Excerpt by Michael Chabon:
I hate dreams. Dreams are the Sea Monkeys of consciousness: in the back pages of sleep they promise us teeming submarine palaces but leave us, on waking, with a hermetic residue of freeze-dried dust. The wisdom of dreams is a fortune on paper that you can’t cash out, an oasis of shimmering water that turns, when you wake up, to a mouthful of sand. I hate them for their absurdities and deferrals, their endlessly broken promise to amount to something, by and by. I hate them for the way they ransack memory, jumbling treasure and trash. I hate them for their tedium, how they drag on, peter out, wander off.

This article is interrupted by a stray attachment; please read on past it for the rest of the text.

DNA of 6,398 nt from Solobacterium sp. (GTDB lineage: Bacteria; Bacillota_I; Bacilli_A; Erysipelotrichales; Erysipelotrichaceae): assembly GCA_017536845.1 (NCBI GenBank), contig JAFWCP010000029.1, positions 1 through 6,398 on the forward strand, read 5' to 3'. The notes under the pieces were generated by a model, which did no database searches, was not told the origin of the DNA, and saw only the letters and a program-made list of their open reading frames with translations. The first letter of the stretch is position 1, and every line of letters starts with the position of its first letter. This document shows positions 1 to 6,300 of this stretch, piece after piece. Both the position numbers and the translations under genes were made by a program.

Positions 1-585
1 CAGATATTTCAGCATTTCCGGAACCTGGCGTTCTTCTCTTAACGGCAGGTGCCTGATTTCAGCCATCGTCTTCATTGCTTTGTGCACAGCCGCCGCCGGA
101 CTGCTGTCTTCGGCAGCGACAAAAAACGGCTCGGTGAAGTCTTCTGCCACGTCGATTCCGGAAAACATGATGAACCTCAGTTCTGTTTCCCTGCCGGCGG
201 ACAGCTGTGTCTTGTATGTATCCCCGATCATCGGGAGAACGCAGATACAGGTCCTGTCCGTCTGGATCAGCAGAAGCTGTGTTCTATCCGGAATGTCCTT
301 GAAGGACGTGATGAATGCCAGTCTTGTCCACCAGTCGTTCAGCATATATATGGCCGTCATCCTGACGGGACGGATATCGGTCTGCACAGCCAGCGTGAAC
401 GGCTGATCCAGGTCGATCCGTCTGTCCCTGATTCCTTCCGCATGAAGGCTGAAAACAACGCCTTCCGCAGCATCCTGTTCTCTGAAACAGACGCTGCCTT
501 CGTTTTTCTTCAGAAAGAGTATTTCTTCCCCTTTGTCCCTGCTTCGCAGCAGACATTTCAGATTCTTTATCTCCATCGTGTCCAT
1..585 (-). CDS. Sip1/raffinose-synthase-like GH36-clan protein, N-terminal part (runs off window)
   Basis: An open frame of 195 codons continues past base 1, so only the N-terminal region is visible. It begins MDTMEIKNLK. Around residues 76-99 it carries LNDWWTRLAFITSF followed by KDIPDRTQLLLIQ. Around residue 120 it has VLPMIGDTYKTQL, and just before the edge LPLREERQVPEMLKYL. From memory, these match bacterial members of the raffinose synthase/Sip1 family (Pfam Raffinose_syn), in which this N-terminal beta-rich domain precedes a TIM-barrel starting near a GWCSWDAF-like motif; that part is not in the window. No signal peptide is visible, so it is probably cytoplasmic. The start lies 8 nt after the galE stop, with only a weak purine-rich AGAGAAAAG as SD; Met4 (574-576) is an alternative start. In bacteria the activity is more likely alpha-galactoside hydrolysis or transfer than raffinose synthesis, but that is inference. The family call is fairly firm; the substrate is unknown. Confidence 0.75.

Pretty much the only thing I hate more than my own dreams are yours. “I was flying over Lake Michigan in a pink Cessna,” you begin, “only it wasn’t really Lake Michigan…,” and I sink, cobwebbed, beneath a drifting dust of boredom.